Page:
Fewer Americans are finding global warming an important issue, a report from the Pew Research Center find
A report from Pew Research Center discovered a sharp decline in the percentage of Americans who believe in evidence supporting global warming.
The poll, conducted between 30 Sept to 4 Oct. among 1,500 adults reached on cell phones and landlines, found that 57 percent think there is solid evidence that the average temperature on Earth has been getting warmer over the past few decades. In April 2008, 71 percent said there was solid evidence of rising global temperatures.
A majority, 65 percent, of those surveyed continues to view global warming as a very (35 percent) or somewhat (30 percent) serious problem. But in April 2008, 73 percent expressed this view, including 44 percent who thought it was a very serious problem. About a third (32 percent) said global warming is not too serious (15 percent) or not a problem at all (17 percent). Last year, 24 percent said it was little or no problem. The research center noted that from 2006 to 2008, those numbers had been quite stable.
The report found differences stretched across geographic and political lines. In regard to global warming prevention policy, the debate over health care reform blocked out many Americans’ awareness of policies like cap and trade and carbon emissions. The most recent survey of the public’s knowledge by the Pew Research Center, released on 14 Oct, found that just 23 percent of the public could correctly identify that the cap and trade legislation being discussed in Congress deals with energy and the environment; 48 percent were unsure and 29 percent said incorrectly that it deals with health care, banking reform or unemployment.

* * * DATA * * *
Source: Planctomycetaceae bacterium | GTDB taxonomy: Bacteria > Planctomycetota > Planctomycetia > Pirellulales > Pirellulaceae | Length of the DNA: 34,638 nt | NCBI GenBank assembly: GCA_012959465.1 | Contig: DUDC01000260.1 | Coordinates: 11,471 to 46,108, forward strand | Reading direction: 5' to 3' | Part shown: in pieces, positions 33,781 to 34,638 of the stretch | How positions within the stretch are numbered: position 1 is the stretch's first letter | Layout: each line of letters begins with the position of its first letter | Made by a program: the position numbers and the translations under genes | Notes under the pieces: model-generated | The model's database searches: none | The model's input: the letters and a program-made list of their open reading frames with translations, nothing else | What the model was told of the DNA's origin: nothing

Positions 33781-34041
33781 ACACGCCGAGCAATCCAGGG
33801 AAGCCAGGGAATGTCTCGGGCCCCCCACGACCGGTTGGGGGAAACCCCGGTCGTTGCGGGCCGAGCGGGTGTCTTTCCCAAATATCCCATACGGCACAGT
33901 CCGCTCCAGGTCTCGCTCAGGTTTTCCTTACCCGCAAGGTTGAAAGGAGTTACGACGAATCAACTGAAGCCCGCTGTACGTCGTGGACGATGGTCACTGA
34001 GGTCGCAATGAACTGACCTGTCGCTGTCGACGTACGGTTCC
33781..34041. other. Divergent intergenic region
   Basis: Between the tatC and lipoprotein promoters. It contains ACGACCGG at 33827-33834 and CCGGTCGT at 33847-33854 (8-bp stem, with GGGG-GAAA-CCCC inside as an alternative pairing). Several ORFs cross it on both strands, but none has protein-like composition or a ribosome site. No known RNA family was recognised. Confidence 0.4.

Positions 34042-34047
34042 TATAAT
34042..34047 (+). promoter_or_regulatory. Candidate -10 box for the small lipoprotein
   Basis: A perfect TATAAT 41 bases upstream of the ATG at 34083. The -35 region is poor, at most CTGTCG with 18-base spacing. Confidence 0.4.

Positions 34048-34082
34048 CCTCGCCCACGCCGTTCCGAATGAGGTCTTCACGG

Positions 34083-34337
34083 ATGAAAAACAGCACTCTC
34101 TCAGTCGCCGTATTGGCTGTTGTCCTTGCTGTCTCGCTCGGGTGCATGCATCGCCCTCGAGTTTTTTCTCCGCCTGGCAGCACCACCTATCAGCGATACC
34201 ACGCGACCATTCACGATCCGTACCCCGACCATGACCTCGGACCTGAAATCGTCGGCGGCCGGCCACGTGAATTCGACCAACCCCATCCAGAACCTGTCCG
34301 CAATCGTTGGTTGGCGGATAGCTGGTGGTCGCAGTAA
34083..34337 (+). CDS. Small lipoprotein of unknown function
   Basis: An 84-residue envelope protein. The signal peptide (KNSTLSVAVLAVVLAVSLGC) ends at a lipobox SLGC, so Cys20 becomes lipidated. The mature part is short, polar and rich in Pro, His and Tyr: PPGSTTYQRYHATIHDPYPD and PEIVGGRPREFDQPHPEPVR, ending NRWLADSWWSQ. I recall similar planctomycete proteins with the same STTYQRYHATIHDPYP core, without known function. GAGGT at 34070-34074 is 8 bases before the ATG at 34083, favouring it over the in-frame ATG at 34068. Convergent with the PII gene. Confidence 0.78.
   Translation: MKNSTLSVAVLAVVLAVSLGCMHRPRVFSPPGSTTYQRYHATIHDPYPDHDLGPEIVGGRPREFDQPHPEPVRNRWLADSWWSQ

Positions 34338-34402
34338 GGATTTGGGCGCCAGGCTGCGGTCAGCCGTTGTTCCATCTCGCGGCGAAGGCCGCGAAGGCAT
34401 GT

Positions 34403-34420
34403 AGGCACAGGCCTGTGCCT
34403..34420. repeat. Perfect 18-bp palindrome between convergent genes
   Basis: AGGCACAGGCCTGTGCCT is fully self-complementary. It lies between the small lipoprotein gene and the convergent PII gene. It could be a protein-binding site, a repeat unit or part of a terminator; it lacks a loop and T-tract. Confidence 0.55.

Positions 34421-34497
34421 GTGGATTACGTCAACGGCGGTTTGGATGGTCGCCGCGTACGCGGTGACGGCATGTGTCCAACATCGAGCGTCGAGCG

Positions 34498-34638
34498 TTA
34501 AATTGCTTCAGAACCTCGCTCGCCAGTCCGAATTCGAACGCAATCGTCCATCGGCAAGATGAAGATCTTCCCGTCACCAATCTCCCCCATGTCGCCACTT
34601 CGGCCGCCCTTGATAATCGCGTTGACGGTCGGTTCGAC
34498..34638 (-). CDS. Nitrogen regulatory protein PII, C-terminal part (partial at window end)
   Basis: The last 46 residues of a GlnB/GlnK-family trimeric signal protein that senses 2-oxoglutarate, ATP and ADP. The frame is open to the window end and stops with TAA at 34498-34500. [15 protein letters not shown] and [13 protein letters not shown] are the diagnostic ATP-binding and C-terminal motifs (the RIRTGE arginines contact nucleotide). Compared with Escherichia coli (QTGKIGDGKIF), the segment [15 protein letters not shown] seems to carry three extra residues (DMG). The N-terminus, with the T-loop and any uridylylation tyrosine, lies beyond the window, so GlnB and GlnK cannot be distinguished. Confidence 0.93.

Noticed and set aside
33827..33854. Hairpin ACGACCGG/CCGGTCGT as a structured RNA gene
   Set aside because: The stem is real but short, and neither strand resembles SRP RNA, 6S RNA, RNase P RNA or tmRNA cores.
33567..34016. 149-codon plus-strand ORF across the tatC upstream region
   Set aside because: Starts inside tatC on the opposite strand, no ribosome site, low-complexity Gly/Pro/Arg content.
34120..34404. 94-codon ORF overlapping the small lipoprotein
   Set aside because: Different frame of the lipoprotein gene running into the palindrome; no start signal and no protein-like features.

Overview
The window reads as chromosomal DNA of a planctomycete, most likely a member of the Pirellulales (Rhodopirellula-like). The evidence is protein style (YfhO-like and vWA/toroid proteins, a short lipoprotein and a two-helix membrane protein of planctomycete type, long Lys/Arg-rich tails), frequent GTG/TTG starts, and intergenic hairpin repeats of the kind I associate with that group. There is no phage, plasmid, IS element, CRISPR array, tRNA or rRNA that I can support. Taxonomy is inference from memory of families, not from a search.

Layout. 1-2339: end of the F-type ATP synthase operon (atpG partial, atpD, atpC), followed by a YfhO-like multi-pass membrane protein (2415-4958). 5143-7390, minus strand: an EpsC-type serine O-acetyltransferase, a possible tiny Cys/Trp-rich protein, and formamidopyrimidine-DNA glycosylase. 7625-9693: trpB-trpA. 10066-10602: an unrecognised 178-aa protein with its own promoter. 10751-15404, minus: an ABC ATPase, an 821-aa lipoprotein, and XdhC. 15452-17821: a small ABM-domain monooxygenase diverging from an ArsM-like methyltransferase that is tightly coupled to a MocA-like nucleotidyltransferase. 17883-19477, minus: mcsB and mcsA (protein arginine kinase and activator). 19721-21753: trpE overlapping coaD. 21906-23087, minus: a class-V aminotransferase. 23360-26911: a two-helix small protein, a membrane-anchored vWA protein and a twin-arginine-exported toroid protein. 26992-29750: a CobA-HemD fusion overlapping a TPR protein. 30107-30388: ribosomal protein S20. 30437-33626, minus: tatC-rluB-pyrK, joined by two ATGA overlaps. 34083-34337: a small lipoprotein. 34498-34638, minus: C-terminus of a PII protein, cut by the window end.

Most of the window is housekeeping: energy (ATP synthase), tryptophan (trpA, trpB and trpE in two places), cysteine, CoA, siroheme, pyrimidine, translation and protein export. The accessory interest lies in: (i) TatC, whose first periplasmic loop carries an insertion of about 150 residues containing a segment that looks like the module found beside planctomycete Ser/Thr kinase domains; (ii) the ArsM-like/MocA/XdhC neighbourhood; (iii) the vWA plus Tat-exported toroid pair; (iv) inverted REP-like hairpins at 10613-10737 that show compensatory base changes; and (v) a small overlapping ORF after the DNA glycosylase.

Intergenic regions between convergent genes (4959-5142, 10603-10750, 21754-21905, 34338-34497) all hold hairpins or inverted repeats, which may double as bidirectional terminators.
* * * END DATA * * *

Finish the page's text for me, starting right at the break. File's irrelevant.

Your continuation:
The study found half of the public favored setting limits on carbon dioxide emissions and making companies pay for their emissions, even if it may mean higher energy prices. Thirty-nine percent oppose this and 11 percent said they were unsure or did not offer an opinion. However, a majority (56 percent) of Americans thought the United States should join other countries in setting standards to address global climate change; 32 percent say the United States should set its own standards, five percent said neither and six percent were unsure.